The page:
In case you hadn’t heard, the California High-Speed Rail Authority has buckled to complaints from communities along Highway 14 and will not have the rail running through Santa Clarita.
Instead, they propose drilling through and under mountains in the Angeles Forest. And the Forest Service is playing along.
While the public comments requested at this stage relate to the request to drill test holes, this is a good time for concerned citizens to get involved in the project overall.
Details and links to related documents are in the article at the link below.
Read the full article on KPCC’s website >>
It’s hard to believe that six years have passed since the Station Fire destroyed much of Big Tujunga Canyon. It has been six hard years, full of drama, loss, tears and laughter. Some people have moved away. Some have shuffled off the mortal coil. New people have moved into the canyon. And some have rebuilt or are rebuilding.
Every year (except last year), I have thrown a memorial BBQ in honor of the Station Fire. What can I say? It appeals to my twisted sense of humor to char meats, fruit and vegetables in memory of the worst wildfire in Los Angeles County history.
Here are some photos from this year’s BBQ. Hopefully you will join us next year!
Just yesterday I posted an article talking about the difficulties in recovering from the Station Fire. A couple of hours later I learned via Facebook that a cousin of mine has lost her home and her animal rescue in the Boles Fire in Weed, CA. Talk about striking close to home…
Gabby and her family are among over 1500 people left homeless by the Boles Fire. As of this writing, news agencies are reporting over 100 structures lost in the wind-driven fire that started yesterday afternoon. Several family members, including me and my mom, have sent money so my cousin and her family can get what they need at the moment, but with so much destruction they are going to need help for weeks and months to come.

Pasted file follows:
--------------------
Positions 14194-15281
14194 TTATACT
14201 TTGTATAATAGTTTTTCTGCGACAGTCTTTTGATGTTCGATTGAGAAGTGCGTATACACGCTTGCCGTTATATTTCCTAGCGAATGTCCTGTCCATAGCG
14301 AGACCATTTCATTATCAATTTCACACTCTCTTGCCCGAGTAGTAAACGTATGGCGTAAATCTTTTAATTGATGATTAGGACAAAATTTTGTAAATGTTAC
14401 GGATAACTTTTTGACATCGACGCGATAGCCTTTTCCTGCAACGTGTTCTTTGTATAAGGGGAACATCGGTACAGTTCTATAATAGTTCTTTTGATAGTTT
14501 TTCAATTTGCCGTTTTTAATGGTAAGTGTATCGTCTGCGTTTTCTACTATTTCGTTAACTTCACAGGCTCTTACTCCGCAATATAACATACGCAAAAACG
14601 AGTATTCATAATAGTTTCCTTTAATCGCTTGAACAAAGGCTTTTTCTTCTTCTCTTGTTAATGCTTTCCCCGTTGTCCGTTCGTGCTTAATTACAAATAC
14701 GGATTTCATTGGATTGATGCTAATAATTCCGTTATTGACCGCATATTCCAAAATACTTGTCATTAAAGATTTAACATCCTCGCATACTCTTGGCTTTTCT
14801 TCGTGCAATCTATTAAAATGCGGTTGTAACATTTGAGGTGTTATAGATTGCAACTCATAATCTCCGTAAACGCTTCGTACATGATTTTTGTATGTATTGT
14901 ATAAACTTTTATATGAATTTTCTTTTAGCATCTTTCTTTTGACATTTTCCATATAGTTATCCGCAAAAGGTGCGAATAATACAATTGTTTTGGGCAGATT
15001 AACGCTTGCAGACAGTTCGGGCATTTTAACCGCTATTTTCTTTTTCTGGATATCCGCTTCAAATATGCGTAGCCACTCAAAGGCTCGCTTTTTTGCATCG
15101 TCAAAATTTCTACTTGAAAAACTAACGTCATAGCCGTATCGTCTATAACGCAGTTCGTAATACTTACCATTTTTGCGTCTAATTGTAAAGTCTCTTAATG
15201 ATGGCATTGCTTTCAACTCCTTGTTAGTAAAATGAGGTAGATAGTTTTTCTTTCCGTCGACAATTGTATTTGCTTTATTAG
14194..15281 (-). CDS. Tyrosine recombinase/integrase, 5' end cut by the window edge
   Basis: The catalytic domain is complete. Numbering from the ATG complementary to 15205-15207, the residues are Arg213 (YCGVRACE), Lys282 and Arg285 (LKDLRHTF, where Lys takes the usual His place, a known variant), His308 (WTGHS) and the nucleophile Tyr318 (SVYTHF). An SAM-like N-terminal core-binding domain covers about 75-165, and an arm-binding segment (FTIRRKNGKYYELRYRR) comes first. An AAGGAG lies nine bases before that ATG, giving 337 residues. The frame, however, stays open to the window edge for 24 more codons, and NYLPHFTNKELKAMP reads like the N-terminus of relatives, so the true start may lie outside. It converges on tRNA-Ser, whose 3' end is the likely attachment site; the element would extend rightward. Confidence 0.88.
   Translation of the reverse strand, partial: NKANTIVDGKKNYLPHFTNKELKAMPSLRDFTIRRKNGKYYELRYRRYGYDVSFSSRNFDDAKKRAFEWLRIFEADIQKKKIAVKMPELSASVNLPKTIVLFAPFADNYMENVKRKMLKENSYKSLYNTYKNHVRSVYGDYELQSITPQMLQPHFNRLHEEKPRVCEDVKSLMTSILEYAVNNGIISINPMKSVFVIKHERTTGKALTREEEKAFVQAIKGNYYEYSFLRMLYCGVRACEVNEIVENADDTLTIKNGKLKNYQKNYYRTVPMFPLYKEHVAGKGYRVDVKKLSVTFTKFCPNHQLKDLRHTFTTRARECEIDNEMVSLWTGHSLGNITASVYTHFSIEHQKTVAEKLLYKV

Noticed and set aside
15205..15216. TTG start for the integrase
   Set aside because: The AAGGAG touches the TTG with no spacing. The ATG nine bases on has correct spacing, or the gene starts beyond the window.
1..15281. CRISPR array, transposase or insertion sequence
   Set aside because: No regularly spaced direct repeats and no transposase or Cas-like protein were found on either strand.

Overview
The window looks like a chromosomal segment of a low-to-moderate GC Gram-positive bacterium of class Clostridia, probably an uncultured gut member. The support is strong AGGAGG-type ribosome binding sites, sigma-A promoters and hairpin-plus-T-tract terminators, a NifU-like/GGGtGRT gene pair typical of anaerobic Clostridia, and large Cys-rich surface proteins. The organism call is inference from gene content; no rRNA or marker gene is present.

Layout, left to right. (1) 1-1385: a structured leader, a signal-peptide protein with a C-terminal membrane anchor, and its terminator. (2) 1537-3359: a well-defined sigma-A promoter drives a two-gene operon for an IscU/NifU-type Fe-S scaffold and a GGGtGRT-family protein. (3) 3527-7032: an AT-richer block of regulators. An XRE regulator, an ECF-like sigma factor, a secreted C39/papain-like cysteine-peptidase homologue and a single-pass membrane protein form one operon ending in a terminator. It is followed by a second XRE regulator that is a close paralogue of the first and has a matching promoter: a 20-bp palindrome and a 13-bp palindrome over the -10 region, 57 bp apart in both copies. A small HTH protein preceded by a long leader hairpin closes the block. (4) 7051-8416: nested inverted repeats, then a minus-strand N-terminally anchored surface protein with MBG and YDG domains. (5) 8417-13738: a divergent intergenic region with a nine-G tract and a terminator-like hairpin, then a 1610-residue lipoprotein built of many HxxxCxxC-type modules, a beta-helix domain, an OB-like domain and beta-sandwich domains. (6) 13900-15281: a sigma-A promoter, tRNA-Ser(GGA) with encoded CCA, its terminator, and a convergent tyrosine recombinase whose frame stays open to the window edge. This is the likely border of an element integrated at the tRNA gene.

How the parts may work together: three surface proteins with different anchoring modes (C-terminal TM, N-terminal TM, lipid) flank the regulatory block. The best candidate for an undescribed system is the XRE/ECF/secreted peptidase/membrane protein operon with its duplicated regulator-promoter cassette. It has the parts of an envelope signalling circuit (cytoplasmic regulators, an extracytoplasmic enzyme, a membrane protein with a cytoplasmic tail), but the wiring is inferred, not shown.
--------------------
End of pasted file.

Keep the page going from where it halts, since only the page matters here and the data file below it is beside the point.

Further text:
Three years ago the Station Fire destroyed my neighborhood.
I remember it as if it all happened five minutes ago. I got up just after sunrise, went out to my back yard and looked to the East, toward Grizzly Flats, the Angeles Crest Highway, and the plume of smoke that had dominated my every thought for days.
The Station Fire by night, before the inferno came. Photo by Mark Fitzsimmons.
The fire had started on August 26 near a ranger station on the Crest, less than ten miles away as the crow flies. By day the smoke rose, staining the sky with its brownish-gray plume. By night we could see the glow of the fire, sitting like a baleful hell-beast, waiting to pounce. For days the news talked about the threat the fire posed for JPL and Mt. Wilson, and for days the residents of Big Tujunga Canyon and other parts of the Angeles watched and waited, hoping that the fire would be taken seriously and dealt with accordingly. Continue reading →
Yesterday the Los Angeles Times reported that the U.S. Forest Service has reversed their policy banning the use of night flying helicopters to combat wildfires. Although this policy change comes three years too late for residents of the Angeles National Forest, we hope that the policy change will help prevent disasters like the Station Fire in years to come.
For more info, see the following articles:
Forest Service to allow nighttime aerial firefighting in SoCal
August 16, 2012 | 10:27 am
Forest Service ends ban on night flights to battle fires
By Paul Pringle, Los Angeles Times
August 16, 2012, 5:56 p.m.